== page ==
This is the iconic pedal popularized by the great Stevie Ray Vaughn and it inspired an entire category of soft-clipping overdrives. The Tube Screamer is famous for its distinct midrange-focused sound, making it perfect for blues and rock. It’s extremely versatile and can be used in a number of different scenarios.

Wampler Pantheon Overdrive Guitar Effects Pedal

The Pantheon by Wampler

(View price on Amazon)

Ok, I have to admit. We cheated with this one! Technically, this pedal can be a soft-clipper or hard-clipping pedal…

Inspired by Marshall’s infamous Bluesbreaker, the Pantheon by Wampler is an absolute gem of an overdrive pedal. They took some liberties in modding the Bluesbreaker circuit and adding some extra features. They broke the tone control up into two separate controls (Treble and Bass), and added a presence knob and two 3-way toggle switches.

One switch allows for 3 gain levels and the other allows you to control the clipping level – Soft Clipping, Hard Clipping or both. So, whether you want to use this as an always-on overdrive to color your clean sound or to take the paint off your bedroom walls with the high gain in hard-clipping mode, the Pantheon has you covered.

MXR Duke of Tone Overdrive

Duke of Tone by MXR

(View price on Amazon)

MXR partnered up with Analog Man to offer this drive pedal modeled after Mike Piera’s King of Tone (Well, technically it’s modeled after the Prince of Tone, which spawned off of the King of Tone.)

The King of Tone is one of the most sought-after drive pedals on the planet. In fact, as of this writing, the wait list is about 5 years to obtain one from Analog Man. It’s a boutique pedal that was modeled from the Bluebreaker’s transparent, soft-clipping circuit, but they stacked 2 overdrives in the same pedal housing.

The Prince of Tone was then released cutting that pedal in half, basically, being just a single overdrive. Then, MXR said to them “Hey! We can make these Prince of Tone pedals in bulk, still keep the quality high and make us both a ton of money!” and Analog Man said, “Prove it!” And that’s exactly what MXR did (at least that’s how I imagine the conversation going).

The result is the Duke of Tone – a smaller version of the Prince of Tone… and you can actually purchase one at the store. Even though the Duke is a single pedal, it’s kind of 3 pedals in one. With a 3-way toggle switch, it can operate as a boost pedal, overdrive or distortion pedal (Yes, I know. This one has a hard clip setting also.)

A lot of people were excited when this little pedal came out and it did not disappoint!

JHS Pedals JHS Morning Glory V4 Overdrive Guitar Effects Pedal

Morning Glory V4 by JHS Pedals 

(View price on Amazon)

If you’ve been playing guitar for any period of time, you’ve likely heard of JHS Pedals, the boutique pedal brand by Joshua Heath Scott. And for good reason.

Being one of his earliest builds, the Morning Glory is known for being a transparent overdrive that adds grit and sustain without coloring your guitar’s tone. It’s designed to emulate the sound of a cranked vintage tube amp for either adding a touch-sensitive overdrive to your clean tone or boosting an already overdriven amp.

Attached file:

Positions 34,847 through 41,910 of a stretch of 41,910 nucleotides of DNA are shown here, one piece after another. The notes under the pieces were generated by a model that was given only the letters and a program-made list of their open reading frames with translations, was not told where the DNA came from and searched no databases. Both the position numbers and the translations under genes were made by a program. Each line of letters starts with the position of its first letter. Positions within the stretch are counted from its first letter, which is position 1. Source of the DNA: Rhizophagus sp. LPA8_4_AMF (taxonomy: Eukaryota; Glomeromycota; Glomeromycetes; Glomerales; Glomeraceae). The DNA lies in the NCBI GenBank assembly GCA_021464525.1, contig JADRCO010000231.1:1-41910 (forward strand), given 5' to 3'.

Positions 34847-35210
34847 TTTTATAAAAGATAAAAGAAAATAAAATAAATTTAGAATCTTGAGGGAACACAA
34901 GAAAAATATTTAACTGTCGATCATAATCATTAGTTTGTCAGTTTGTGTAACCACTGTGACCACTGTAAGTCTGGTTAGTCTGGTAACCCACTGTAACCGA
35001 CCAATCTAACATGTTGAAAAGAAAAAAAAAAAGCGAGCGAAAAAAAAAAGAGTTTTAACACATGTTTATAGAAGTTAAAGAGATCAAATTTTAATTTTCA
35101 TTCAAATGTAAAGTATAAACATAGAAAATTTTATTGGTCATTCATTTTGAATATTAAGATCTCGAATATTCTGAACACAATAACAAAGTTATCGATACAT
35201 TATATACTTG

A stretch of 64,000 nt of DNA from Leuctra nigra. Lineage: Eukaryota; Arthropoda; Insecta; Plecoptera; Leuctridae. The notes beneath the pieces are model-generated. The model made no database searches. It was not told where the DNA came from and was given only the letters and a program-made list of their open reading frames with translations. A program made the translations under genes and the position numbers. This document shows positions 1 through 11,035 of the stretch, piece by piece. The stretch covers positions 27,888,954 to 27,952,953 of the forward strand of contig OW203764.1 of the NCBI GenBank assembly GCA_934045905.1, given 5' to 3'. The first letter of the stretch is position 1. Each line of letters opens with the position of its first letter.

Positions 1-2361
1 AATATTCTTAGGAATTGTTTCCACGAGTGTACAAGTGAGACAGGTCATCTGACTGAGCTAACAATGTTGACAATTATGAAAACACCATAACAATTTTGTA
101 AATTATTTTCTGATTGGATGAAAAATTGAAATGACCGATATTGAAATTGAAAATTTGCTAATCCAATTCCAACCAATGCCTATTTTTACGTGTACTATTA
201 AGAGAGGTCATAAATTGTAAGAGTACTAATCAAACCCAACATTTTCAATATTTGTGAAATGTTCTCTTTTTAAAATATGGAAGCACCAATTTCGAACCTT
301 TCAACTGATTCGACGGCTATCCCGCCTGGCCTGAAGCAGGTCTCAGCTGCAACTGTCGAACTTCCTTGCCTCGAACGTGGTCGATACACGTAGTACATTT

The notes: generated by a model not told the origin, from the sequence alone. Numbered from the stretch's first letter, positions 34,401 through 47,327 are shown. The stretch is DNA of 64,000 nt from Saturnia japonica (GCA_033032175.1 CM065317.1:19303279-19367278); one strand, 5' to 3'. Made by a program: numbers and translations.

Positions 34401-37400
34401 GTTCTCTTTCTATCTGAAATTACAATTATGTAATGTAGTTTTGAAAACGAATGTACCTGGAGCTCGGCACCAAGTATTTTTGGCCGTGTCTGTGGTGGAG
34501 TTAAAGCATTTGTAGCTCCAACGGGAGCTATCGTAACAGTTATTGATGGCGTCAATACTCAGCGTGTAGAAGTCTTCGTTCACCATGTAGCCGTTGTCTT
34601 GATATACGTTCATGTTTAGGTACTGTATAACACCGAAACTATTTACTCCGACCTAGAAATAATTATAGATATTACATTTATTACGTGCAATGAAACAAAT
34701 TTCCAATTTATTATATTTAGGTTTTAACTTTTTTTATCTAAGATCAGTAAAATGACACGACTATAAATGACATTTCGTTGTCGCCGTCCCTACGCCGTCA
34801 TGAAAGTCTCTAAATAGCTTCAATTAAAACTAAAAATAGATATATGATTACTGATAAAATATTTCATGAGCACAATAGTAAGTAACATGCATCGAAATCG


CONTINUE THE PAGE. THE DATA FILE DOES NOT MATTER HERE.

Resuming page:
The V4 version offers a redesigned circuit with enhanced clarity, lower noise, and an additional gain stage that can be activated via a switch on the pedal.

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Adjusting Your Overdrive Pedal

Whether you have a soft clipping or hard clipping overdrive, the pedal will operate with 3 basic controls. Often times there will be more, but you can count on knobs – Gain, Tone and Volume.

Understanding the role of these settings is essential as they will determine the shape, tone, and response of your drive pedal.

  1. Gain (or Drive) is the amount of signal amplification applied to your pedal’s input. In an overdrive pedal, adjusting the gain affects the level of signal clipping, which in turn, influences the amount and character of distortion in your output. For softer clipping, lower gain settings offer a cleaner and smoother sound.
  2. Tone is the EQ setting of your overdrive pedal. Clockwise rotation will give you more Treble (high-end) and counterclockwise rotation will give you more bass. You generally want to start with the Tone knob at 12 O’clock and adjust from there.
  3. Level (or Volume) is the volume level of your entire sound as it leaves the pedal. You’ll want to balance this with other pedals on your board so that when you toggle the pedal on and off, there aren’t any sudden volume boosts you didn’t intend.

To fully explore the potential of your overdrive pedal, take the time to experiment with the gain and drive settings. By adjusting these parameters, you can achieve a variety of tones, from a subtle warm breakup to a more aggressive crunch.

Conclusion

Soft-clipping overdrive pedals offer guitarists a diverse range of natural, responsive overdrive tones that are not only perfect for blues, rock, and country but also have applications in nearly any other genre. With their ability to emulate the warm saturation of a tube amp, these pedals add dynamic richness and harmonic complexity to your sound.

Choosing the right overdrive comes down to determining your tonal needs and playing style. From versatile classics like the Ibanez Tube Screamer to the boutique transparency of the JHS Morning Glory, there are a ton of legendary options.

Understanding key elements like gain staging, clipping, and EQ can help you sculpt an overdriven tone that will send chills up your spine. Equipped with this knowledge, you are well on your way. My last words of advice, when it comes to gain staging, less is usually more.